Indian authorities work against time to identify more than 100 dead from train crash

Indian authorities are working to identify more than a hundred of the dead from the train accident that occurred three days ago in the east of the Asian country in which at least 275 people died and more than 1,000 were injured.

A crowd of relatives of the victims has travelled to the capital of the state of Odisha, where the tragedy took place, to try to identify their loved ones.

India’s worst rail accident in the 21st century occurred last Friday when a signaling error, which is under investigation, led a passenger train onto a track occupied by a second parked freight train. At that moment, another passenger train passing through the station collided with both of them.

151 fatalities identified

At first, the rescue forces, overwhelmed by the magnitude of the collision between the three trains, sent the bodies to nearby hospitals. Even a school was turned into a makeshift morgue.

Finally, the authorities on Sunday transferred 193 bodies to the capital of Odisha, better equipped and connected to receive the relatives of the victims.

Odisha Chief Secretary Pradeep Jena said that out of the 275 deceased, 151 have been identified. “All the bodies are being handed over after due process to be shifted to their destinations. Preparations for transporting the bodies are being carried out by the Odisha Government,” Jena added.

It is a race against time and the authorities have to decide what to do with the bodies that have not yet been identified.

“Maybe a mass cremation. We have to consider that option and we are ready for it,” the city’s top official, Collector Vijay Amruta Kulange, has explained, a move that could come after they take DNA samples from all the corpses.

Rail traffic resumes

After continued efforts to rescue survivors and clear and repair the track where the accident occurred, rail traffic has resumed at that point of the track this Sunday evening.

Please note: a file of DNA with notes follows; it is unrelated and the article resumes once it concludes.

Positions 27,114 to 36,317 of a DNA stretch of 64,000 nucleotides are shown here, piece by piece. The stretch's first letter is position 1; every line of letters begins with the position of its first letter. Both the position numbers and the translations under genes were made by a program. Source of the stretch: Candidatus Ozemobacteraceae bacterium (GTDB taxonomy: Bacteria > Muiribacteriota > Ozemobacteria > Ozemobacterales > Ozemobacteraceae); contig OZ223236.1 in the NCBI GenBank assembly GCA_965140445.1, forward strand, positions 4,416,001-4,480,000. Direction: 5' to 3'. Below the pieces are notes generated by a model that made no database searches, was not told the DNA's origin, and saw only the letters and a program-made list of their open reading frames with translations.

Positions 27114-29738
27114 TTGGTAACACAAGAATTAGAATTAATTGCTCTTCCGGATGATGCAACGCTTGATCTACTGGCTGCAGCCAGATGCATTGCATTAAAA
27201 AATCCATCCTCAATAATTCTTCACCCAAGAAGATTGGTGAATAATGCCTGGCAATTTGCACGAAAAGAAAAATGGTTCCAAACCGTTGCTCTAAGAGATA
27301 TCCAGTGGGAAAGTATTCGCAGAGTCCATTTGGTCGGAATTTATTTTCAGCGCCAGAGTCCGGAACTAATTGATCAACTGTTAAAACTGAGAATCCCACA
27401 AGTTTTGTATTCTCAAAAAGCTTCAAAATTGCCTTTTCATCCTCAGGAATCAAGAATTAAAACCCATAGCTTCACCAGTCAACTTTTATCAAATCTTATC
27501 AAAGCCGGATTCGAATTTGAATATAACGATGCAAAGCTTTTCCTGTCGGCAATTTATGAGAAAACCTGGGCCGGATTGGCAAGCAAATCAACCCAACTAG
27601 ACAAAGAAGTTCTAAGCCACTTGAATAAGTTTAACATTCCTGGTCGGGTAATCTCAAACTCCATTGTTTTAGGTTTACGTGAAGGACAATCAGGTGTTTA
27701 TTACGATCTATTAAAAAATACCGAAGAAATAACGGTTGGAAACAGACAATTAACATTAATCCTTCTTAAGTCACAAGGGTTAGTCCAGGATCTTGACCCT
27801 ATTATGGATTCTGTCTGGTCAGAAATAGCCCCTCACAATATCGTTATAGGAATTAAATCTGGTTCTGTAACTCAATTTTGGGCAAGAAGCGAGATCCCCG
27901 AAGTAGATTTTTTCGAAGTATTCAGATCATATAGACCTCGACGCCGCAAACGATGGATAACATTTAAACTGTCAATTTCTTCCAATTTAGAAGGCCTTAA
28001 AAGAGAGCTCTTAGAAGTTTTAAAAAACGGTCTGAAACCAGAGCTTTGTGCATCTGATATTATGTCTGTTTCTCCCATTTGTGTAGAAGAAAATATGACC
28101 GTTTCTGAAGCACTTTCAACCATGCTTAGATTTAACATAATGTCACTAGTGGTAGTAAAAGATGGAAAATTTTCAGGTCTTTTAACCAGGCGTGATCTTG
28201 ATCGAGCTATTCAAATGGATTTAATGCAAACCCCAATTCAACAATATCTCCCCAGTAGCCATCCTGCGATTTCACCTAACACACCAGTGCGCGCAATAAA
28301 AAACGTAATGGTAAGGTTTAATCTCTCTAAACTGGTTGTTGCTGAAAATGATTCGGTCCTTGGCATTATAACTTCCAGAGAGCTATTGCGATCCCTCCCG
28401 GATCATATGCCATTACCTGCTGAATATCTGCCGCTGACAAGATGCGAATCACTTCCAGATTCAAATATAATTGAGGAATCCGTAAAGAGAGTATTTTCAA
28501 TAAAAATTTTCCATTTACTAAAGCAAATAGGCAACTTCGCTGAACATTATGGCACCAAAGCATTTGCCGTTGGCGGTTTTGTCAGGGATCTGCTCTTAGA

The Minister of Railways, Ashwini Vaishnaw, has indicated that the origin of the accident is “in the change that occurred during the electronic interlocking”, referring to the complex signaling system that manages traffic on the tracks to avoid train collisions.

The minister has assured that the alleged perpetrators have been identified, but has ruled out giving further details for the moment, as the investigation is still ongoing.

The Directorate of Railways, under the Ministry of Railways, has formally requested the Central Bureau of Investigation (CBI), India’s top federal agency, to take over the investigation into the serious accident.

Derailment of another train highlights shortcomings

The derailment of a train on Monday also in the state of Odisha has highlighted the shortcomings of the Asian country in terms of safety, with derailments accounting for 70% of accidents.

Monday’s accident left no casualties and involved a freight train that ran off the tracks on the premises of a private factory, but adds to the long list of rail accidents in the country, which has the world’s fourth largest network by length.

These accidents totaled 2,017 between April 2017 and March 2021, according to a recent Auditor General (CAG) report that identified derailment as the most common cause, being behind 70% of the incidents.

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